The Coming Return to Zero Percent Interest Rates?

Over the past 2 decades, the US Fed has changed position substantially from where it was for most of the post-World War II era. The last two recessions have been different - they have been worse than most, and they were each at least partially precipitated by asset bubble collapses. These collapses were responsible for major investment losses and reductions in household net worth that created persistent spending issues that were not normal features of the typical business cycle recessions seen between the 1940s and the 1990s.

The tech stock asset bubble collapse triggered the 2001 recession and because interest rates started from such a low base at the time, the Fed had to cut rates all the way down to a 50-year low, as can be seen below.

Effective Federal

The chart shows Fed Funds Rates that fall in the range experienced between 1975 and 2000 in green and blue, and interest rate outliers - Fed Funds Rates that are entirely outside of that range - in gold. As can be seen by the red numeral 1, in response to the 2001 recession the Federal Reserve knocked interest rates far down into the outlier range.

One of the primary reasons that the real estate bubble formed was the extraordinarily low interest rates created by the Fed's response to the 2001 recession. When the real estate bubble collapsed, it helped to fuel the Great Recession. Unfortunately, Federal Funds rates started at an even lower level than they had been before 2001, and the Fed needed to reduce interest rates all the way down to zero percent in order to exit that recession, as can be seen below.

Rates and Recessions

When looking at the chart of recessions and Fed Funds Rates, it becomes clear that from the current levels, when a potential recession hits, the starting point is already historically very low.

We're starting at a less than a 2.5% Fed Funds Rate, and it is a little uncertain what the Fed will do now that we face a possible recession in the next 1-2 years. There are current discussions that the Fed will indeed "pause" in 2019, with no further rate increases. If rates do go up, the probabilities currently look very high that they will not go up by more than 0.5% or so, perhaps 1% at the maximum. Anywhere within that range, from no increase up to a 1% increase, would still result in us entering the next recession with much lower starting interest rates than with any prior recession in the last four decades.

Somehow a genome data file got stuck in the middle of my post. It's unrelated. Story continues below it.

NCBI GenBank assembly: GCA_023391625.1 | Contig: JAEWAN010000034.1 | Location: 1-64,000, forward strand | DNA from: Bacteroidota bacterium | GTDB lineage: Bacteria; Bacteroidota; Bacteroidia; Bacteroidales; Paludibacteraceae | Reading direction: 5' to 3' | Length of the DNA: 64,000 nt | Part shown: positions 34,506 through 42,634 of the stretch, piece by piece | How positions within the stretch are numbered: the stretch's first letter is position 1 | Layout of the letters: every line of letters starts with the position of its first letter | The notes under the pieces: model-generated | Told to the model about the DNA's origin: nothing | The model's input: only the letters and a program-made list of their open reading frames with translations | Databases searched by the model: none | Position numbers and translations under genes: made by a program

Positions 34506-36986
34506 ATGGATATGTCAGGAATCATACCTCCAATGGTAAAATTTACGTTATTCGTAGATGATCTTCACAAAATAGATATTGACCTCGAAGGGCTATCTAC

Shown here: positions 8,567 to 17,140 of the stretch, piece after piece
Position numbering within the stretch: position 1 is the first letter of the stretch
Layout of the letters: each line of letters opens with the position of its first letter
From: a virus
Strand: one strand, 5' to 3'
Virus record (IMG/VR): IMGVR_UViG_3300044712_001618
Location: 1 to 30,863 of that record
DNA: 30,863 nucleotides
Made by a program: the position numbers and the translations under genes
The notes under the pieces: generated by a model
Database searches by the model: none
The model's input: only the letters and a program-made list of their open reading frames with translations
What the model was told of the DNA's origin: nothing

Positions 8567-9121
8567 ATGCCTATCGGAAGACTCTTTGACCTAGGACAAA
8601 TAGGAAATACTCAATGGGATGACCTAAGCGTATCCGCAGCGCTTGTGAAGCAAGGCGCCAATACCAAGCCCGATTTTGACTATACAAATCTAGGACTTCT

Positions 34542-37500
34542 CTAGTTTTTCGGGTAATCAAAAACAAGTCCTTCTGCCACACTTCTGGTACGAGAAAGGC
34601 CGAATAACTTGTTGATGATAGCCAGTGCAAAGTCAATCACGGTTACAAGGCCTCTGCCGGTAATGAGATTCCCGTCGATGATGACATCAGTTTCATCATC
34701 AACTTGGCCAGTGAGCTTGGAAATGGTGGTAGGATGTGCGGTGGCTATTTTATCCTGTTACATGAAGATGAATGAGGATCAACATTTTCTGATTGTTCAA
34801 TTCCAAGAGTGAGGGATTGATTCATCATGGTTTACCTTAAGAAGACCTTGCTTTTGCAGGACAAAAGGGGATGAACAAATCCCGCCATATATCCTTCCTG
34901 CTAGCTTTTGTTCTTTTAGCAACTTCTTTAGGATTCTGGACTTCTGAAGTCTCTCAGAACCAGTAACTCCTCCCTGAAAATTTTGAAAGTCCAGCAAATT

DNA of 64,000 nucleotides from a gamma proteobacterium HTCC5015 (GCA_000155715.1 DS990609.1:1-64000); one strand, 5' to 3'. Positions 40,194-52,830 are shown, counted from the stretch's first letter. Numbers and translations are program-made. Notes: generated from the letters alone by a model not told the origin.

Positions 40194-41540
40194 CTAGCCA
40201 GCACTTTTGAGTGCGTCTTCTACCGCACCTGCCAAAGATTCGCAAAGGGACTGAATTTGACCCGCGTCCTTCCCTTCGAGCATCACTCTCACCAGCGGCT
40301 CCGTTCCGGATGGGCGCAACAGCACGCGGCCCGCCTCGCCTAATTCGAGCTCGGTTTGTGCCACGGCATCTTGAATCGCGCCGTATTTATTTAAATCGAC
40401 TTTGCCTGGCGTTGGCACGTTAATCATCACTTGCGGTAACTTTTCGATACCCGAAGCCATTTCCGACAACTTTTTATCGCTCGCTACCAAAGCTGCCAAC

It is very difficult to make definitive statements regarding the economic future, but if there is one statement that can be made with close to 100% confidence, it is that if there is another recession, then the Fed will quickly slam interest rates right back down to zero percent (or less).

Many investors view zero percent interest rates as a bizarre anomaly, which never should have happened, but are now safely in the past. However, if we look at Federal Reserve policy history and assume that the consistent cycle of responses is not broken, as sure as night follows day, interest rates will immediately move right back to zero percent (if not lower).

This cycle has radical consequences for investment prices, leading to significant profits and losses depending on how investors are positioned as events unfold. We are likely to see a series of some of the biggest price changes since the last crisis, and these changes are likely to impact every investment category. Historically speaking, precious metals outperform considerably during such significant volatility and asset repricing, so owning some physical gold and silver as insurance against the uncertainty of a zero percent future makes a lot of sense to us.